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Verizon touts new music and networking services

Company CEO unveils long-awaited music service and talks up its network advances at CES in Las Vegas.

Marguerite Reardon Former senior reporter
Marguerite Reardon started as a CNET News reporter in 2004, covering cellphone services, broadband, citywide Wi-Fi, the Net neutrality debate and the consolidation of the phone companies.
Marguerite Reardon
3 min read
Verizon Communications revealed its new music download service on Thursday at the Consumer Electronics Show in Las Vegas, where CEO Ivan Seidenberg emphasized a commitment to delivering services over its wireless and broadband networks.

The long-awaited V Cast Music service, reported by CNET News.com in December, offers the ability to download full-length digital songs and transfer them between handsets and personal computers running Windows XP.

Verizon will charge $1.99 a song for wireless downloads, but will offer a discounted rate of 99 cents for songs downloaded onto PCs and transferred to mobile phones via a USB (universal serial bus) cable.

The service will offer consumers at least 500,000 songs when it becomes available on Jan. 16. The company hopes to offer a total of 1 million songs from all major music labels later in the year.

V Cast Music-enabled phones include the LG VX8100 and the Samsung a950.

Seidenberg said during his keynote speech at CES that the V Cast Music service is just one of many new services the company is delivering as a result of its ambitious efforts to improve its wireless and wireline broadband networks.

In the past two years, Verizon has upgraded its wireless network to third-generation technology called EV-DO, which not only allows laptop users to connect to the Internet on the go at high speeds, but enables other services like online gaming, mobile video and now mobile music downloads.

Verizon's EV-DO network is available to 150 million Americans in 180 major markets, allowing consumers to download files and send e-mail at 400 kilobits per second to 700kbps, Seidenberg said.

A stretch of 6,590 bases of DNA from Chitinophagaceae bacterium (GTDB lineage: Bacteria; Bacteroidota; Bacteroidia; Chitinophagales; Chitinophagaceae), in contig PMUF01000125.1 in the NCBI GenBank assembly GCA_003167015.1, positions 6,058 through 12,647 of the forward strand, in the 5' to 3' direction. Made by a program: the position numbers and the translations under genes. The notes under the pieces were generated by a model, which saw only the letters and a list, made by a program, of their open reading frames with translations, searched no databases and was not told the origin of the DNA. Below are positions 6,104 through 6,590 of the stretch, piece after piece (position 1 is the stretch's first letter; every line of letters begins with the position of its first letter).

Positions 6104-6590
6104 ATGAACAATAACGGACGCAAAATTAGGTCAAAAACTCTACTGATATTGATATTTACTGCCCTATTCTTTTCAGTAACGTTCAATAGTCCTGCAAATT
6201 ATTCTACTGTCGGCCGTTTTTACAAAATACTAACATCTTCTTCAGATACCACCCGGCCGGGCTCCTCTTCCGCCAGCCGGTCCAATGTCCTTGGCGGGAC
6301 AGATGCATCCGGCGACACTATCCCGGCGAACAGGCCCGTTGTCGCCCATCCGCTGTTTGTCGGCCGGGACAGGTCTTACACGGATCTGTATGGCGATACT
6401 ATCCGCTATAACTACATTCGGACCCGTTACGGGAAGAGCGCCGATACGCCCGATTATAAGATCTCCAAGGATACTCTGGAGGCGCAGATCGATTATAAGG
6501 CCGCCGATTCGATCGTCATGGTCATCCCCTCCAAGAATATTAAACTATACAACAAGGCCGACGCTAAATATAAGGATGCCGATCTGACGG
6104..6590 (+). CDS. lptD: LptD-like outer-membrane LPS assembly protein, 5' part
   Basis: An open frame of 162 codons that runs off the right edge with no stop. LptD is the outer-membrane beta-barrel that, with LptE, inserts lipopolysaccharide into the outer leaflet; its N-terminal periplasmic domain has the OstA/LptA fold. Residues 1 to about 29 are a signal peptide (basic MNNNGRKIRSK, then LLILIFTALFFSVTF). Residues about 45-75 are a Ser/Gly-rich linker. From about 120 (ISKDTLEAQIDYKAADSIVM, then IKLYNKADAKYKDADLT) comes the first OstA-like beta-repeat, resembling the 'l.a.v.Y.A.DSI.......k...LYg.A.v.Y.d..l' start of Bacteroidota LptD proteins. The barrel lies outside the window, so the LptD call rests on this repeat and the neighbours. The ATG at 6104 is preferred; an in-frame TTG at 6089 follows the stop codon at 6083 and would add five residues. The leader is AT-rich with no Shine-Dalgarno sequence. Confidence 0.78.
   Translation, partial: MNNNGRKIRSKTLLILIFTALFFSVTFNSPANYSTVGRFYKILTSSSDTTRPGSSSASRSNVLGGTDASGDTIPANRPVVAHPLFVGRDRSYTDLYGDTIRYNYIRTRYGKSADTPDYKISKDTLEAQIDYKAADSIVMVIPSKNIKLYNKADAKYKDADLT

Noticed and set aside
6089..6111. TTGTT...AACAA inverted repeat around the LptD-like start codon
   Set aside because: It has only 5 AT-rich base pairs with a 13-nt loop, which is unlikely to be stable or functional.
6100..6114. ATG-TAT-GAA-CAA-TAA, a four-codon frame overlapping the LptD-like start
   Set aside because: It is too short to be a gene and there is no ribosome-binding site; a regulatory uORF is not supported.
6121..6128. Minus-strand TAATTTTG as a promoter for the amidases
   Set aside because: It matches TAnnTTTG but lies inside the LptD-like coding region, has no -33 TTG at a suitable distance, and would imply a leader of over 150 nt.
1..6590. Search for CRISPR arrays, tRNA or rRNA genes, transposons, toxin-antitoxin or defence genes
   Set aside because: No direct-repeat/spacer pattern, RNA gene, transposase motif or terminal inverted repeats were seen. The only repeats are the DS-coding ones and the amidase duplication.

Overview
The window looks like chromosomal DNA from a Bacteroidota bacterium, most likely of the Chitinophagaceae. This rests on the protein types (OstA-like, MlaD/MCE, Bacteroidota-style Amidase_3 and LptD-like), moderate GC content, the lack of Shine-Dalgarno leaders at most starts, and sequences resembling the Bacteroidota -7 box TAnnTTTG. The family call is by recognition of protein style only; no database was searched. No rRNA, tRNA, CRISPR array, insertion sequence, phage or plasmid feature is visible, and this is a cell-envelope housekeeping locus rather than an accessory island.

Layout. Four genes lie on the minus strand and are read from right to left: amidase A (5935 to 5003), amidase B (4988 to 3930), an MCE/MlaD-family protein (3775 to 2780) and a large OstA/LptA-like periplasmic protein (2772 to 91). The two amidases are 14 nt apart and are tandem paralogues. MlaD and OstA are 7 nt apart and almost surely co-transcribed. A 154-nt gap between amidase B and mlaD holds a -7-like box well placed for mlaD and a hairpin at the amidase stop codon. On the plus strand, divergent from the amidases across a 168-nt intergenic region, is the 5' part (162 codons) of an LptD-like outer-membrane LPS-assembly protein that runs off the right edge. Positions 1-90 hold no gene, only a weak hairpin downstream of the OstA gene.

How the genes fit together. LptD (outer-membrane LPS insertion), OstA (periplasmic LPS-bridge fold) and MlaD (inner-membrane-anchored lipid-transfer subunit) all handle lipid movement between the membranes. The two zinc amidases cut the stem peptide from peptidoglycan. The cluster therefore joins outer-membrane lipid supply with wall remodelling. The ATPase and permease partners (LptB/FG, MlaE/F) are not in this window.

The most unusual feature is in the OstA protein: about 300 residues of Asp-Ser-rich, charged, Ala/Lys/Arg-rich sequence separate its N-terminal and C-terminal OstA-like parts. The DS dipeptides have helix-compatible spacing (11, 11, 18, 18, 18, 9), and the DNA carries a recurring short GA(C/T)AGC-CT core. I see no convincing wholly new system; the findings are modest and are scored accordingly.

Verizon also has been building a new fiber-to-the-home network called Fios, which provides consumers with up to 30 megabits per second worth of bandwidth. The company is using the network to deliver TV service to consumers.

Fios TV was launched in Keller, Texas, in 2005, and has since entered new markets in Florida and Virginia. On Thursday, Verizon announced it has expanded into seven more communities in Texas. It plans more Fios TV deployments in New York, California and Massachusetts later this month.

"No network company has done more over the last two years to create a mass market for broadband and wireless in this country than Verizon," Seidenberg said. "And no one else can deliver a better combination of coverage, speed, quality and security to the digital customer."

But at least one analyst worries that some of Verizon's ambitious efforts may cost too much. In a research note published Wednesday, Lehman Brothers analyst Blake Bath said Fios, which provides high-speed Internet access over fiber-optic cables to more than 3 million consumers in 16 states, cost the company about $1 billion in free cash flow in 2005. That figure could double in 2006 as Verizon plans to provide access to another 3 million homes and businesses, Bath said. Pressure from the financial community could force Verizon to scale back efforts, he added.

"The market is very skeptical of Fios spending," Bath said in his note. "We believe that if Verizon shares continue to lag its peers and the broader market, it may substantially scale back its fiber build before the end of 2006, due to poor economics and the technical and regulatory delays associated with rolling out video."

But Seidenberg didn't indicate that Verizon is thinking of pulling back. On the contrary, he said the company plans to aggressively press forward.

"We'll continue to roll out networks that will push toward the high-tech vision of 100 megabits to the home and 3 megabits to the handset," he said. "We will expand Fios Internet and Fios TV...As content migrates from physical media to online distribution, we will carry more and more information, entertainment, music, television and games--indeed, anything that can be expressed as a bit or a byte--over our fast, secure, all-digital IP networks."